I'm a homely person, says Britain's funniest actress

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Old 17-Feb-2011
I'm a homely person, says Britain's funniest actress

UNP ImageThere is no such thing as a boring Christmas party. People are so endlessly fascinating that you'd have to be a pretty dreary person yourself not to be entertained."

Alison Steadman, arguably Britain's funniest character actress, is in full flight. Having played sweetly neurotic Essex wife Pamela in Gavin and Stacey, and monstrous Beverly in Abigail's Party, that classic dissection of the British class system unrivalled since its broadcast in 1977, she's a professional observer and deft mimic of the minutiae most of us miss.

"I people-watch wherever I go, which is completely absorbing and illuminating; wondering why he chose to wear that particular coat, why she hasn't got any make-up on, what makes that pair over there gel as a couple," she says.

"Whenever I come across a young actor treading water between jobs, I urge him or her to get out and learn the craft by watching human beings. The world's an acting class and it's free."

Steadman, 64, does brassy like few others, but is no longer a honey blonde-with-help. On a recent tour of Coward's Blythe Spirit she stopped dyeing her hair and, to her great delight, she has emerged as striking Scandinavian ash.

With enviably creamy skin and rounded, line-free cheeks, she's a much slimmer and neater figure than her on-screen alter egos would suggest. Elegantly swathed in warm shades of plum, pomegranate and mauve, a pair of fabulous aubergine, suede ankle boots on her feet and a fashion-forward melamine pendant at her throat, she looks like she ought to be topping the bill in the Christmas advert for Marks & Spencer.

Steadman was married to writer and director Mike Leigh for 28 years and has two adult sons; filmmaker Leo 29, and illustrator Toby, 31.

She lives in Hampstead with her long-term partner, the actor Michael Elwyn and is unapologetic about her conspicuous absence from the showbiz party circuit.

"I'm a homely person," she says. "I've never been one of those people who goes stir crazy and thinks ‘If I don't get into the West End today I'll scream!' I'm not in the cocoa-and-Slanket bracket yet, but I do enjoy a good potter round, and I have binoculars at the windows so I can spot the dunnocks and woodpeckers."

Middle England interests

She has the gift of transforming an interview into a chat, not least because she has a plethora of Middle England interests that she talks about with the pin-you-to-your-seat passion. There's squirrel-proofing her birdfeeders, membership of the Bumblebee Conservation Trust, hearty hikes and, more emphatically, the need to crusade against plastic bags.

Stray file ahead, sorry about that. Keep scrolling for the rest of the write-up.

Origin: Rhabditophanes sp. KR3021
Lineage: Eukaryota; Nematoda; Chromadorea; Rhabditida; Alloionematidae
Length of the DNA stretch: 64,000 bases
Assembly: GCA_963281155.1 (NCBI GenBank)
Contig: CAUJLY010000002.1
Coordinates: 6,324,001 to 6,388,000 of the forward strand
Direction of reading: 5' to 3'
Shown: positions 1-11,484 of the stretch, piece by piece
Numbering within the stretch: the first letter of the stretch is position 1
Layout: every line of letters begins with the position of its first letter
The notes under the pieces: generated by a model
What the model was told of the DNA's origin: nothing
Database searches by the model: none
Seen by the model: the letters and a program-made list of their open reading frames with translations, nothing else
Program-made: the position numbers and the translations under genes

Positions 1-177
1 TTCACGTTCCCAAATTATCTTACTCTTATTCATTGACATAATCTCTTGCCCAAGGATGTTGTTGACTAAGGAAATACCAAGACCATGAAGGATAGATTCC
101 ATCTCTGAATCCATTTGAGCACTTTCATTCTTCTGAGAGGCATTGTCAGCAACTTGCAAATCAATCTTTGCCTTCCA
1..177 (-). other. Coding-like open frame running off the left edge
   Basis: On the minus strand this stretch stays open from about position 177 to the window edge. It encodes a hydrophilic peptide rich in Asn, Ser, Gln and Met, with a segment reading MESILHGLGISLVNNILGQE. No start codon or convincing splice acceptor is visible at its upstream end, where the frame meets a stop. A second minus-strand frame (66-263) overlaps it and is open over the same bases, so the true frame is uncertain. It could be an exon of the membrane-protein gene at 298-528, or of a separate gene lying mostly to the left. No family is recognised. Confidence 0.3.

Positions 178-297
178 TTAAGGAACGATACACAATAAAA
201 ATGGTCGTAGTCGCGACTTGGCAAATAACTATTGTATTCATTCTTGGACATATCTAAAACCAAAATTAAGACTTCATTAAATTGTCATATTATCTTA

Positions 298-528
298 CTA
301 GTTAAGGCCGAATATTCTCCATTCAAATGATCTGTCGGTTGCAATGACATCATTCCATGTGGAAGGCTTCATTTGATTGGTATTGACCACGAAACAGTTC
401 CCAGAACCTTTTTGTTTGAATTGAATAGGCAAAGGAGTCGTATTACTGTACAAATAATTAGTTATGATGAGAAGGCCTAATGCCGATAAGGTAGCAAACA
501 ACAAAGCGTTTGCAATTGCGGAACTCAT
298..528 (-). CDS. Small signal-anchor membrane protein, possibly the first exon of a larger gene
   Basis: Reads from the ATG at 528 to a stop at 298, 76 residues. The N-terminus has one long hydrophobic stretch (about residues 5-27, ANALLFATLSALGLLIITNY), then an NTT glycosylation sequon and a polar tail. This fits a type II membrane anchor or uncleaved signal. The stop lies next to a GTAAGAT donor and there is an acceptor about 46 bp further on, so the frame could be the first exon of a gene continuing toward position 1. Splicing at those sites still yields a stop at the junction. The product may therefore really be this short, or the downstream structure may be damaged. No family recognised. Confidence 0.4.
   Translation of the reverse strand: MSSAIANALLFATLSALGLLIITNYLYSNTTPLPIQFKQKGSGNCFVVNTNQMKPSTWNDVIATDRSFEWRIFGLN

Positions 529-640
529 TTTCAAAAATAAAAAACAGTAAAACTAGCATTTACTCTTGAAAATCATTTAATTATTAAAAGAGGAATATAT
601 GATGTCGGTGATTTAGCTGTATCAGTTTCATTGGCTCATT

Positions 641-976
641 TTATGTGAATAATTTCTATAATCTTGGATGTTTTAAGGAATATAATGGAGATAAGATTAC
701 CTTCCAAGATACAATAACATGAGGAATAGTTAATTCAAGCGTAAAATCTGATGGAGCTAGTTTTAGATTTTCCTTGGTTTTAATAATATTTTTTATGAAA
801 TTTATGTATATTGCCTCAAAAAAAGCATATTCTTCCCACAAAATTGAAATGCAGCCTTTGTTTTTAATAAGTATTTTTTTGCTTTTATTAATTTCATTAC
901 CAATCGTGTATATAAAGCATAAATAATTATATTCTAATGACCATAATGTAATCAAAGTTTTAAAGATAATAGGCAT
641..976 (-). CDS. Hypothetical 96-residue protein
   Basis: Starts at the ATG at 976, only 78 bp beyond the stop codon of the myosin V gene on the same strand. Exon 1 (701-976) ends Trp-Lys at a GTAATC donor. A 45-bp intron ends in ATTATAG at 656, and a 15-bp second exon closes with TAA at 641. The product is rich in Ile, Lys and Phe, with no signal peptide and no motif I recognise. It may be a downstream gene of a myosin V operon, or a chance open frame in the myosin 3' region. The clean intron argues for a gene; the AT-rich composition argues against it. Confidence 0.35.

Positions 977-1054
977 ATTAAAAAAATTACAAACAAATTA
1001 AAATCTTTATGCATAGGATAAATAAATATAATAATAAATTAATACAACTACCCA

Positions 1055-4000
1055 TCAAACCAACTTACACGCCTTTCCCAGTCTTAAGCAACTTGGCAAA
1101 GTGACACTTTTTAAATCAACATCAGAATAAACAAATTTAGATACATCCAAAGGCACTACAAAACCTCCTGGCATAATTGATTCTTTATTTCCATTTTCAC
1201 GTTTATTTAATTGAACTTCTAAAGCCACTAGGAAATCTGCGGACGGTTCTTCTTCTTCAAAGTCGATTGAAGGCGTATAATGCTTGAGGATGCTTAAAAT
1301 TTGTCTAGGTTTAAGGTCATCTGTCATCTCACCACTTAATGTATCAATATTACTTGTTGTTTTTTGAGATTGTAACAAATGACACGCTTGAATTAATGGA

"What I hate about Christmas is knowing that cargo ships are coming here from China laden with eight tons of trinkets and tat, and that the plastic never fully biodegrades, but ends up entering the food chain as molecules," she says.

Then she launches into a grisly account of how mother penguins are mistaking discarded disposable lighters in the Antarctic for bright little fish and thrusting them down their chicks' throats.

"There's an island of plastic the size of Texas floating in the North Pacific. Mussels and other shellfish are effectively eating the remains of bottles and as we eat them, we are consuming our own plastic. I wouldn't be surprised if that is the cause of the rise in cancers."

Whether pastiche or hommage, her approach is to think herself deep into every character she inhabits; Mrs Bennett in Pride and Prejuidice, Wendy in Fat Friends, Betty in Life is Sweet. There's no doubt that she has a shrewd understanding of human nature and deploys her emotional intelligence both on and off stage and screen.

"I'm a grandmother-in-waiting," she confesses. "Hovering in the wings, as it were. But I wouldn't dream of putting pressure on my sons to settle down before they were ready," she says.

"I have friends who are caring virtually full time for young grandchildren and they're utterly exhausted; this new thing of being expected to charge after toddlers when you're in your 60s isn't a terribly positive development. I've no intention of doing all that when any grandchildren come along."

I'm not sure I believe her; Steadman has always claimed the pinnacle of her career was taking time out to bring up her boys. Quietly getting on with things has been her modus operandi; when I bring up the subject of Dame Helen Mirren's recent outburst that older women are "invisible" in Hollywood, she chooses her words carefully.

"Helen Mirrren is a different kind of personality to me and she speaks very forcefully about things she feels strongly about and that's great, but when you think about it, things have got a lot better for older actresses since I started 40 years ago. I'm not going to shout my mouth off about it. I've done very well and been in work constantly, as has Helen Mirren, so we can't complain."

She has, she says, never coveted a role, and is simply happy to have got to a point where she can pick and choose parts.

"The main thing in work and in life is to have a sense of empathy and try and understand what motivates people, what makes them tick. Once you start doing that you'll never have a dull moment again."

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